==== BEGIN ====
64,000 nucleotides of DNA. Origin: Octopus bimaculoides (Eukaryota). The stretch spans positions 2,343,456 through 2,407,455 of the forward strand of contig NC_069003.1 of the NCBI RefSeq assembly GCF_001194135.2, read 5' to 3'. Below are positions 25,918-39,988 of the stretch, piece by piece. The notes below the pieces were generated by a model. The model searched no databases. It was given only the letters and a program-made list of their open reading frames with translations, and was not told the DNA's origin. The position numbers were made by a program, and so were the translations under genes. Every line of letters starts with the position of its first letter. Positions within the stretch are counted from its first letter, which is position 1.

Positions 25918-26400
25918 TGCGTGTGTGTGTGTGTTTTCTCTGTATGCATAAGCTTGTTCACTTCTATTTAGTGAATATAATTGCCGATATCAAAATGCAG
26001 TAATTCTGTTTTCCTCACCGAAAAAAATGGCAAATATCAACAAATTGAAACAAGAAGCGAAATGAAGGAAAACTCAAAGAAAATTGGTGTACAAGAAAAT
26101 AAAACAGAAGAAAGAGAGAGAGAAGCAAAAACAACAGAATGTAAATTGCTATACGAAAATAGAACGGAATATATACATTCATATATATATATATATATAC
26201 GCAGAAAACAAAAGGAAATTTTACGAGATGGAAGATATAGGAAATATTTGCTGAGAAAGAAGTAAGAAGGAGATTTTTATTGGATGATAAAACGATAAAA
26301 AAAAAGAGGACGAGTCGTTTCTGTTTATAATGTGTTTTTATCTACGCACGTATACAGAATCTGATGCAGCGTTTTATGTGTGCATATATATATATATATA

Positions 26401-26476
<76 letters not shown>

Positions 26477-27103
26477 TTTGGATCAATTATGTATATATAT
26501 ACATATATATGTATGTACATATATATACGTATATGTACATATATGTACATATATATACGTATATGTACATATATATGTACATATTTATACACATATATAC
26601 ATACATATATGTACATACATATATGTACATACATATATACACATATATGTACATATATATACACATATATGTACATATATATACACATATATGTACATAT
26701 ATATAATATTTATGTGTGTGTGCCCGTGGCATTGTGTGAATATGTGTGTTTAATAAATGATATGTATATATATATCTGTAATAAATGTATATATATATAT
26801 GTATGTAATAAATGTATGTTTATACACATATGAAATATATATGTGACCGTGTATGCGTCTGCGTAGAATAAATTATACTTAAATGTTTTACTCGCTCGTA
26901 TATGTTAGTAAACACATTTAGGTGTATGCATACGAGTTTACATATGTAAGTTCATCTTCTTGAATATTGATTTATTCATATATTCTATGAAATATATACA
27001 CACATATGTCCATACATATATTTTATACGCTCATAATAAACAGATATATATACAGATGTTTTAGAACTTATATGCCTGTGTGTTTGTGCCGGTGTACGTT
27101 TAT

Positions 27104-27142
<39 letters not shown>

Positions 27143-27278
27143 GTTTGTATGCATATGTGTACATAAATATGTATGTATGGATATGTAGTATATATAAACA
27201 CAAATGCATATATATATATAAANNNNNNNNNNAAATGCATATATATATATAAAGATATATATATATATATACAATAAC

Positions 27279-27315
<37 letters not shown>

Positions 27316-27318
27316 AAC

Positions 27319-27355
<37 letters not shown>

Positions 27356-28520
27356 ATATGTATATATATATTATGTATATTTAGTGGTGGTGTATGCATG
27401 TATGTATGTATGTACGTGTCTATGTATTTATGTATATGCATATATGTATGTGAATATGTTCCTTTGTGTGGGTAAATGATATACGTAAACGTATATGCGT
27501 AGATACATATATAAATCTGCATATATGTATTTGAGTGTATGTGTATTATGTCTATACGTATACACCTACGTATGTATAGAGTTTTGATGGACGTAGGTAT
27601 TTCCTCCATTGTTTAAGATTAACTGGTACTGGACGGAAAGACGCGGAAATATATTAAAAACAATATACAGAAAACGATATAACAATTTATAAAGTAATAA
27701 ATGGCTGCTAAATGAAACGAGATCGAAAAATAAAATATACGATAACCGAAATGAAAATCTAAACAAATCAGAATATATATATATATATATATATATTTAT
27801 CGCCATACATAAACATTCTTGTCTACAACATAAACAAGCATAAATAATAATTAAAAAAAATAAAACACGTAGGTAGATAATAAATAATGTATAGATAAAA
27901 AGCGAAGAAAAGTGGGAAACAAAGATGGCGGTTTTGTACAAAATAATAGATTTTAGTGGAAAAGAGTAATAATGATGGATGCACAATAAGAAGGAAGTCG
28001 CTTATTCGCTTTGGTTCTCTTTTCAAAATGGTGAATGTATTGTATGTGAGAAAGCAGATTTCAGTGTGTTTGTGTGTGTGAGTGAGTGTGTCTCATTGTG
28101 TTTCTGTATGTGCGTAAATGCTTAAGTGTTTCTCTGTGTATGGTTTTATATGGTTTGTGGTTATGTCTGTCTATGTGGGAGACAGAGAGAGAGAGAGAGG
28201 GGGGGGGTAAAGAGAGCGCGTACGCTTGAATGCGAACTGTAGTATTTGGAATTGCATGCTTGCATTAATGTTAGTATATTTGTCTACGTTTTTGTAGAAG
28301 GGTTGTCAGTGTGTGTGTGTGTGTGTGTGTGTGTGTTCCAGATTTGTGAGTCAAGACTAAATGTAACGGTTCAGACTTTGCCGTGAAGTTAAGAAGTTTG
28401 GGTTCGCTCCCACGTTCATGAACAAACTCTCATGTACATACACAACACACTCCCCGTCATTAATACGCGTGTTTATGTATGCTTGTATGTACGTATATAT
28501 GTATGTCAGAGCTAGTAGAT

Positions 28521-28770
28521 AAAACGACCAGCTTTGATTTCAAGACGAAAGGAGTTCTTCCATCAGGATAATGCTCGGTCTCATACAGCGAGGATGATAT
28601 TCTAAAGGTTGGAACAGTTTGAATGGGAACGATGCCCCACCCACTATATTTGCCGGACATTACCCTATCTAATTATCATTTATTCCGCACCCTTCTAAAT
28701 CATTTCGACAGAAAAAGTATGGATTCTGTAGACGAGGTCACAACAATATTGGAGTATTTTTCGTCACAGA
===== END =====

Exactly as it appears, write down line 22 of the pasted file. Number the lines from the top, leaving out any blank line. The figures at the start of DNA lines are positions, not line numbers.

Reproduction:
27143 GTTTGTATGCATATGTGTACATAAATATGTATGTATGGATATGTAGTATATATAAACA